The mix of food safety strategies undertaken by firms in the different food sectors is complex and cumbersome. For example, it is known that some firms employ voluntary PR/HACCP while others employ a different blend of testing involving standard operating procedures (SOP), good agricultural practices (GAP), third party checks, and varying degrees of testing by the U.S. Department of Agriculture. The mix of strategies utilized might confuse consumers and cause them to not fully understand the nature of the actions employed to improve food–safety standards. Therefore, consumers might develop a false sense of security or trust in food–safety regulations and become negligent (reduction in avoidance expenditure) about their preparation and consumption behaviors. The expected outcomes of these food safety actions can be mitigated due to the reduction in consumers’ preventive actions. A common example that can be advanced here is consumers’ consumption of ground beef. Even though it is generally recognized that undercooked ground beef has a higher risk of contamination from a lethal bacteria like E. coli O157: H7, beef burgers not cooked to recommended levels are still one of the more widely consumed foods in the United States.
Given the rationale for offsetting behavior in food safety, consumers’ food expenditure decisions can be affected by the availability of food safety information, the nature of the supply chain to produce a final product, and consumers’ timing of decision making. The motivation behind implementing food safety policies in the food sector is to guarantee the well–being of consumers. These food safety regulations (PR/HACCP in meat processing) are structured and implemented at points where the probability of adulteration is high, such as critical control points (CCPs).
The effectiveness of these food safety policies is evaluated at these points, though each might be a single control in the network from farm to fork. In the case of meat, meat at the processing plant might be free of contamination, but that does not guarantee meat is safe for final consumption since it could have been contaminated in transport or at retail stores or restaurants. Therefore, when food safety information about processing plants is given to the public, consumers could assume this safety level is relevant to what they buy at the retail outlet. Assuming information is fully transmitted, consumers may exhibit offsetting behavior and the net benefit of food safety policies would be overstated.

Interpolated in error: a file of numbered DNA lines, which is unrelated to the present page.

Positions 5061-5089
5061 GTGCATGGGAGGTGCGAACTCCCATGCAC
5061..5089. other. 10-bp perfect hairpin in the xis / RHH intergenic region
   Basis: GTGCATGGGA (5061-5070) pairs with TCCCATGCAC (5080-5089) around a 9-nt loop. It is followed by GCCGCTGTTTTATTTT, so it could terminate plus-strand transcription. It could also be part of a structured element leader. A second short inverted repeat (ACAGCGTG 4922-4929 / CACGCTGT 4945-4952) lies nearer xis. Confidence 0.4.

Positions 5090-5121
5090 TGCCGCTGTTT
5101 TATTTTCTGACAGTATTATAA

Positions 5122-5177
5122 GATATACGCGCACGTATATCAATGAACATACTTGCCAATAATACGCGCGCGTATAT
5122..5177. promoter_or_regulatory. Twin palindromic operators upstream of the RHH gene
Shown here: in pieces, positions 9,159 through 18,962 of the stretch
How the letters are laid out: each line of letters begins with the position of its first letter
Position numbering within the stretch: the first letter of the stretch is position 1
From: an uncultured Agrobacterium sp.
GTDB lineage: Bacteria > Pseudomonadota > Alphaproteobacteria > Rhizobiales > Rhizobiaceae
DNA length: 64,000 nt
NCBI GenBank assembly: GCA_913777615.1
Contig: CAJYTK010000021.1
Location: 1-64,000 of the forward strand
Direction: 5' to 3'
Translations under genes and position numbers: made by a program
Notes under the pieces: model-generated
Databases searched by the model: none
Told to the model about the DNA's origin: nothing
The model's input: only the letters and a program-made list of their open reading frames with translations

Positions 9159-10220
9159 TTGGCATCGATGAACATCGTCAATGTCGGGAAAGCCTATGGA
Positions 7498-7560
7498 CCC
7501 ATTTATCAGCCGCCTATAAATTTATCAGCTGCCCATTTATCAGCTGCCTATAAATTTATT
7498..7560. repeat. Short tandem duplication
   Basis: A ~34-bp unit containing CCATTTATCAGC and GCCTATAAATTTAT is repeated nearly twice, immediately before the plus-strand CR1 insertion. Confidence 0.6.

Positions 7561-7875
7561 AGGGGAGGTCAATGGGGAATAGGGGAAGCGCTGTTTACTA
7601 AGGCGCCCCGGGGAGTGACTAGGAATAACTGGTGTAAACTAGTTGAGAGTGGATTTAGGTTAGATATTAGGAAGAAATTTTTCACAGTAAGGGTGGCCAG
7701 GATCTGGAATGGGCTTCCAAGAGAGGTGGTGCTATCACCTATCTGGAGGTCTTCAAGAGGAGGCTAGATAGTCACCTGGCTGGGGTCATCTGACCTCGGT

Positive food safety information following policy implementation was found to affect consumers’ attitude and behavior to the point where they become lax and negligent about the way they prepare and consume food. In the case of meat, they increased the likelihood of contamination due to the consumption of undercooked meat. In the case of vegetables, the likelihood of contamination increases due to consumers’ diminished effort to wash vegetables well. The welfare consequence of offsetting behavior depends on the reduction in potential victims’ accident avoidance expenditure.
Offsetting behaviors should be taken into account to correctly state the net benefits of proposed food safety regulations. These include possible mandatory regulations in the fresh fruit and vegetable sector and better and more efficient food safety regulations in the meat and poultry sector as well as seafood and fruit juice sectors. Failure in this regard may lead to overstating food safety policy’s positive impact, which may in turn mislead consumers, potentially further jeopardizing their health.
Centers for Disease Control. 2006. Preliminary FoodNet Data on the Incidence of Food Borne Illnesses–Selected Sites, United States, 2005, Morbidity and Mortality Weekly Report. Atlanta GA, April.
Hause, J. C. 2006. Offsetting Behavior and the Benefits of Safety Regulations. Economic Inquiry, 44(4),689–698.
Lui, S., Huang J.–C., and Brown, G. L. 1998. Information and Risk Perception: A Dynamic Adjustment Process. Risk Analysis, 18(6),689–699.
Miljkovic, D., Nganje, W., and Onyango, B. 2008. Food Safety Offsetting Behavior and the Benefits of Food Safety Regulation. Journal of Food Safety, In Press.
Onyango, B., Miljkovic, D., Hallman, W., Nganje, W., Coundry, S., and Cuite, C. 2007. Food Recalls and Food Safety Perceptions: The September 2006 Spinach Recall Case. North Dakota State University, Department of Agribusiness and Applied Economics Report No. 602, Fargo, ND.